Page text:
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Termites What are termites?

Termites What are termites?

Termites are wood-destroying insects. In Northern Illinois, Eastern Iowa, and Central Wisconsin, subterranean termites, or termites that nest underneath the ground, are most common. In nature, termites are beneficial, helping to speed up the decomposition of decaying trees and plants. However, inside homes and other buildings, termites are destructive.

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Termites are social insects, living and working together to maintain their colony. Their complex social structure allows them to divide themselves into three different groups, or castes: workers, soldiers, and reproductives.

Worker termites
Workers make up the largest group of the colony. They are responsible for tunneling through wooden structures to gather food for the colony.

Soldier termites
Soldiers use their large, powerful jaws to protect the colony from threats.

Reproductive termites
Reproductives are females and males that are fertile. They are the only members of the colony that are winged.

Are termites dangerous?

Termites are considered dangerous due to how destructive they can be to property. Termites pose no direct threat to people, and in fact, rarely ever come into contact with people. However, termites are responsible for causing more than 5 billion dollars in damage to structures across the country each year. Adding even more insult to injury, their damage is not typically covered by homeowners’ insurance. In addition, termites are difficult pests to deal with. They enter properties unseen, and have the ability to work undetected for weeks, months, or even years. The presence of termites is often only discovered once their damage is extensive.

Why do I have a termite problem?

Termites are on your property because it is providing what they need to survive – moisture and materials made of cellulose to feed their colony with. Termites often find their way onto a property during a termite swarm. A termite swarm is when reproductives “swarm” from a mature colony to find mates and start a new colony of their own. Termites find their way into homes while foraging for food. They travel through the soil and make their way through cracks in the foundation of homes or through wood siding, deck supports, or porch steps. Once inside your home, they are attracted to wood that has been previously damaged by water. They don’t live in the tunnels they create. Instead, they travel back and forth from their food source to their nests daily. Their nests may be located on your property, or on a neighboring property.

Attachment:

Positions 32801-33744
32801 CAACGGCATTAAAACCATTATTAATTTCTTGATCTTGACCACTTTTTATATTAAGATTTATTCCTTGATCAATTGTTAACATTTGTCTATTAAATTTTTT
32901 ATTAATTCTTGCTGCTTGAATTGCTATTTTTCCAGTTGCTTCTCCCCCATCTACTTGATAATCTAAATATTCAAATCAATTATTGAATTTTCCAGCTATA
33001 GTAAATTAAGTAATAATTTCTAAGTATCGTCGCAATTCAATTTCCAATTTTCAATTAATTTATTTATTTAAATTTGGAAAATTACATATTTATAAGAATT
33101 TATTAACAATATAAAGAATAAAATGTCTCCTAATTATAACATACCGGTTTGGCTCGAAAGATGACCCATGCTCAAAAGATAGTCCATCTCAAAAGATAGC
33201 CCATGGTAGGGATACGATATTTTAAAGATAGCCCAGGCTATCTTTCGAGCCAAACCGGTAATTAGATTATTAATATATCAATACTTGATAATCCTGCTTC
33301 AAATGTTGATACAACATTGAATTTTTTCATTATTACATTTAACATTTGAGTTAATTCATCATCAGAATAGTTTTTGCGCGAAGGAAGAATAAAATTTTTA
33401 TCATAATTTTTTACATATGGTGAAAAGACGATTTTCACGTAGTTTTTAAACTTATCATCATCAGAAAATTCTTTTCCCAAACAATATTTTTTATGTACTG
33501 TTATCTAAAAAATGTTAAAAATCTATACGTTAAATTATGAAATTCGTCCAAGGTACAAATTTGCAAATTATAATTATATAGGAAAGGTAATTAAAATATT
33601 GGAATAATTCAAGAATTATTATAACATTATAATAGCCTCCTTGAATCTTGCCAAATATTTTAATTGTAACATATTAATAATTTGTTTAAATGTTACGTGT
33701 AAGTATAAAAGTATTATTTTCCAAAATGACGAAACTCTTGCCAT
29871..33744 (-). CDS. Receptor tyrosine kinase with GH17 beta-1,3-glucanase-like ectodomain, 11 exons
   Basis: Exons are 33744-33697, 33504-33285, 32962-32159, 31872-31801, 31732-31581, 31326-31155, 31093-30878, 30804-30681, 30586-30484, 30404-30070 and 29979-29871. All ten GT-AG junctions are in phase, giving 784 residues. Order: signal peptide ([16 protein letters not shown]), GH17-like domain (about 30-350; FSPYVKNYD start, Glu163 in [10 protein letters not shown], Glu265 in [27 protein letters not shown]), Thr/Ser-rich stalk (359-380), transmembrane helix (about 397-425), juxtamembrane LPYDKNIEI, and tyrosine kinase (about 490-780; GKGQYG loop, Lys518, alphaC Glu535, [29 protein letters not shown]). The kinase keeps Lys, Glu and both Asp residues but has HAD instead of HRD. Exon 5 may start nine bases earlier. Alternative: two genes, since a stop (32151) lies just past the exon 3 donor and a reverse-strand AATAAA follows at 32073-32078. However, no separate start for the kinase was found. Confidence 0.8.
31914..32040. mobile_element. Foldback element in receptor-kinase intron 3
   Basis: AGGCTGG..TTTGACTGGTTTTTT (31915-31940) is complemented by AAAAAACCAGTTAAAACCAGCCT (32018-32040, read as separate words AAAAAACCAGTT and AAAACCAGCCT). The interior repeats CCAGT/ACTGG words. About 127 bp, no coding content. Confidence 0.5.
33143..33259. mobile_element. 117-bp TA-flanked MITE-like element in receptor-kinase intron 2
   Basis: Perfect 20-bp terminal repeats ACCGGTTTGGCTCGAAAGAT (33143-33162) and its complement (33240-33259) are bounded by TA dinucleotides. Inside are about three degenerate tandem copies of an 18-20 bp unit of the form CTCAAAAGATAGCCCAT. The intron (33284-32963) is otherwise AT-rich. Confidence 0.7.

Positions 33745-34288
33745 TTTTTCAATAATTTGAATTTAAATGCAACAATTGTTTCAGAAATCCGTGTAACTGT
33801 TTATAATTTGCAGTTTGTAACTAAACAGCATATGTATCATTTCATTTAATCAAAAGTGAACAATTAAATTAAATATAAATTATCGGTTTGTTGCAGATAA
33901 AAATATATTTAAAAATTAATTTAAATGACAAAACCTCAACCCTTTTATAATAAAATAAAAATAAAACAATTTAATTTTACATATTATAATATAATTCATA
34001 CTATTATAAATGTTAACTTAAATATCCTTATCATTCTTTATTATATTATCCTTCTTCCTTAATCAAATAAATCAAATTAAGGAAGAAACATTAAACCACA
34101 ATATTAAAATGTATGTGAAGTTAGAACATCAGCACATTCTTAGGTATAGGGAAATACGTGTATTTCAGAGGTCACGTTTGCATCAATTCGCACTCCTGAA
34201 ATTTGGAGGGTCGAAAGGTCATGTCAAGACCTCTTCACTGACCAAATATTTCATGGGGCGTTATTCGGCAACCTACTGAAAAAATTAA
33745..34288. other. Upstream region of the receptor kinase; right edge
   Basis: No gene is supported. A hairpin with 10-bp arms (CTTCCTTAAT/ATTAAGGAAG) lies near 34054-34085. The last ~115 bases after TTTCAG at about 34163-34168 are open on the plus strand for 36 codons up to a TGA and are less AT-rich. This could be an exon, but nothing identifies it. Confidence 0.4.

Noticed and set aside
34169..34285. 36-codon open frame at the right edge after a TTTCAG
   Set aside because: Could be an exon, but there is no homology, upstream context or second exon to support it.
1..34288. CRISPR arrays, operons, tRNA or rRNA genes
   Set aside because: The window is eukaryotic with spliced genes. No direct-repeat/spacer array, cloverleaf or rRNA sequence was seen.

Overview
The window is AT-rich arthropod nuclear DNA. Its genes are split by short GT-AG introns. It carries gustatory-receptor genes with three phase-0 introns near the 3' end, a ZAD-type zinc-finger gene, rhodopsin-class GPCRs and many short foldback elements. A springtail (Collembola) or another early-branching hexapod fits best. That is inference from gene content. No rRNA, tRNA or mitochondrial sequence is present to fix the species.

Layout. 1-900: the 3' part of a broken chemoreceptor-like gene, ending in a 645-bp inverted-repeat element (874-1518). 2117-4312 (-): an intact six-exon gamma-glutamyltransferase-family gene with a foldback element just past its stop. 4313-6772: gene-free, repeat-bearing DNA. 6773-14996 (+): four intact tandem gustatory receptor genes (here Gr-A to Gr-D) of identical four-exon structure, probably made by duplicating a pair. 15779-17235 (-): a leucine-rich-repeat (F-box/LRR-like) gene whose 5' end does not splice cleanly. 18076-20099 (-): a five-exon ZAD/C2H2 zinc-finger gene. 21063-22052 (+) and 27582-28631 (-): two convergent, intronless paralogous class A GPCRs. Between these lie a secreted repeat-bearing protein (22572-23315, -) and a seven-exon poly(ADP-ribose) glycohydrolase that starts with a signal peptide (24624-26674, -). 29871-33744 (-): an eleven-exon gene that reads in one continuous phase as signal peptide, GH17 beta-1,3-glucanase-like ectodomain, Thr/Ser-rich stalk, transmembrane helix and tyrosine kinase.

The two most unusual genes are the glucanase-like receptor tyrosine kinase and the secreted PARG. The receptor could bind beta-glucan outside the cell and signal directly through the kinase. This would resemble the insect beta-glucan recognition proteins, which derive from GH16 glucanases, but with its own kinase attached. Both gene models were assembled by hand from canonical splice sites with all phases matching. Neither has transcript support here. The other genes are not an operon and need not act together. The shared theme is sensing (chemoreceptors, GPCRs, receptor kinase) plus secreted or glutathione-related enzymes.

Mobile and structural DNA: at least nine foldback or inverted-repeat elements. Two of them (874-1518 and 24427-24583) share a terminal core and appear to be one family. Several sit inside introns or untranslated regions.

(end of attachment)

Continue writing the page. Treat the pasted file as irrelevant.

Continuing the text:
Where will I find termites?

Outside, subterranean termites create their nests in the ground, underneath moist, rich soil. Inside homes and other buildings, termites tunnel through and feed on structural wood. However, if the infestation is allowed to continue and develop, over time termites begin to feed on non-wood items like structural supports, flooring, wooden trim, insulation, plastic plumbing pipes, sub-flooring, brick, and cement.

How do I get rid of termites?

The best solution to a termite infestation is a professional solution. At Pest Control Consultants, our certified home pest technicians and commercial termite exterminators provide outstanding termite control solutions to completely eliminate your current termite problems, and prevent future problems with these wood-destroying pests.

The St. Charles pest experts at Pest Control Consultants are dedicated to using the latest scientific techniques and up-to-date products, practices, and procedures to get rid of and control termites and other household-invading pests. To learn more about ridding termites from your Northern Illinois, Eastern Iowa, or Central Wisconsin area home or property, or to schedule a free inspection, call Pest Control Consultants.

How can I prevent termites in the future?

Keeping termites off of your Northern Illinois, Eastern Iowa, or Central Wisconsin property and out of your home can be difficult.

There are a few things you can do to help deter them:

  • Clean gutters regularly.
  • Install weather stripping around windows and doors to keep water from backing up and seeping into your home’s walls.
  • Repair leaky pipes, faucets, or fixtures located inside or outside your home.
  • Install a dehumidifier to reduce moisture levels in your home.
  • Rid your property of fallen trees, tree stumps, and other organic debris.
  • Place a stone barrier (12-18 inches) between your home’s foundation and any mulch or soil.
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